Securities- Insider TradingInstead of expecting to spot Mark Cuban courtside at a Dallas Mavericks game this week, anticipate seeing him in federal court in front of a jury.

SEC vs. Mark Cuban

The U.S. Securities and Exchange Commission (SEC) has brought a civil insider trading lawsuit against Mark Cuban which will be tried in front of District Judge Sidney Fitzwater.

The SEC has accused Mark Cuban of insider trading for allegedly selling his 600,000 shares (or his 6.3% stake) in after the CEO of the company informed him on June 28, 2004 of an equity offering.  This basically means that the internet search company was “planning a private stock offering” that would reduce’s stock price.  Sources have reported that by selling his shares in Cuban apparently avoided losing $750,000.

According to Reuters, Cuban alleged that “he had no obligation not to trade, and that there was no evidence that the information he had was confidential or material."

Cuban Supposedly Wants Vindication from the SEC:

The SEC wants to penalize Cuban by recovering the alleged illegal gains, by imposing a fine, and by banning similar conduct for his alleged violation of the SEC rules.  According to several sources, Cuban could have probably settled with the SEC for about $2 million. Of course, this amount is chump change in comparison to Cuban’s actual worth, as he is reportedly worth nearly $2.5 billion.  So why has he been fighting the SEC for almost five years?  According to sources, Cuban is apparently going forward with this lawsuit out of his need for vindication.  Clearly, his competitive nature doesn’t only remain courtside.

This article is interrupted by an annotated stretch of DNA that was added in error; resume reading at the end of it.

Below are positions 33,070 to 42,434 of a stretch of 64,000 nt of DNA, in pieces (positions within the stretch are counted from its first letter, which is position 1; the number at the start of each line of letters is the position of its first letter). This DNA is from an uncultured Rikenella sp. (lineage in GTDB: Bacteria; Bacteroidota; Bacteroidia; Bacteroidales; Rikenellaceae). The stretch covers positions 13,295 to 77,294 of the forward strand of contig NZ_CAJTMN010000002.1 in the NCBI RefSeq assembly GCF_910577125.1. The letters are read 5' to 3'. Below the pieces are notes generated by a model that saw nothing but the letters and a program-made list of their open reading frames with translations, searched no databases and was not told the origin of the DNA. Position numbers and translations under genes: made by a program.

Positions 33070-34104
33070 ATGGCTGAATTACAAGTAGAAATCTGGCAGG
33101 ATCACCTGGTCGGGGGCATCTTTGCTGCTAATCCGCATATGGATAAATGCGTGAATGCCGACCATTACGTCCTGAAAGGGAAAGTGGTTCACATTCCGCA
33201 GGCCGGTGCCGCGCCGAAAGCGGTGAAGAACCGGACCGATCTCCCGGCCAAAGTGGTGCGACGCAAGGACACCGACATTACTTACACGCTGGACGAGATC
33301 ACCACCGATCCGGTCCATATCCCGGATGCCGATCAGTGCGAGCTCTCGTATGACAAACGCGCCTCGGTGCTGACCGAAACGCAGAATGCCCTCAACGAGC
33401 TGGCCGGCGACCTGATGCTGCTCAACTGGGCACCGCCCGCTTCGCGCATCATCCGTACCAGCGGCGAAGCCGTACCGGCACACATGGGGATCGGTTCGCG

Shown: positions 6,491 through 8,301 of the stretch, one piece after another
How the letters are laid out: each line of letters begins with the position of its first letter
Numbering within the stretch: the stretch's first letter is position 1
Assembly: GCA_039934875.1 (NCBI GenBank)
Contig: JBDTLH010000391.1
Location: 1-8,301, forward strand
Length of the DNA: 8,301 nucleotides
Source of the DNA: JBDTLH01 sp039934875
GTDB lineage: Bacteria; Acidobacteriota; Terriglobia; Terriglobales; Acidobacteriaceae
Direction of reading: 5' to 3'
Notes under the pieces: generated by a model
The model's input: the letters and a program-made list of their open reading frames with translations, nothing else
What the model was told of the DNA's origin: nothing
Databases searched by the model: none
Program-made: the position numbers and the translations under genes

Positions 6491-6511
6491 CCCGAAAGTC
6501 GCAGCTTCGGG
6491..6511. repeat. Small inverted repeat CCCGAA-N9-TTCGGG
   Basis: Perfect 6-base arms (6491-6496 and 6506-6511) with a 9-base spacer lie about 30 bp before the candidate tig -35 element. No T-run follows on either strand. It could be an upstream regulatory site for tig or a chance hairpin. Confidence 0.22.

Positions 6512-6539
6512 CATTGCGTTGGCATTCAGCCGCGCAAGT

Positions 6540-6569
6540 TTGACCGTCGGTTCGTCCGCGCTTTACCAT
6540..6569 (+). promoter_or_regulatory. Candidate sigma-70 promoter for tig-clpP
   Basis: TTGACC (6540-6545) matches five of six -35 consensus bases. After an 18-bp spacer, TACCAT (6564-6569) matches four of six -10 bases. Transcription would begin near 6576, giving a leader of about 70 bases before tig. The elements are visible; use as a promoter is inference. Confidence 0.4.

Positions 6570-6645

What Is Insider Trading?

Insider trading occurs when an individual has knowledge of material information about a company and trades or sells his or her shares to obtain a benefit.  Click to learn more about insider trading and securities fraud.

If you are interested in following this case, the name is SEC v. Cuban, U.S. District Court, Northern District of Texas, No. 08-02050.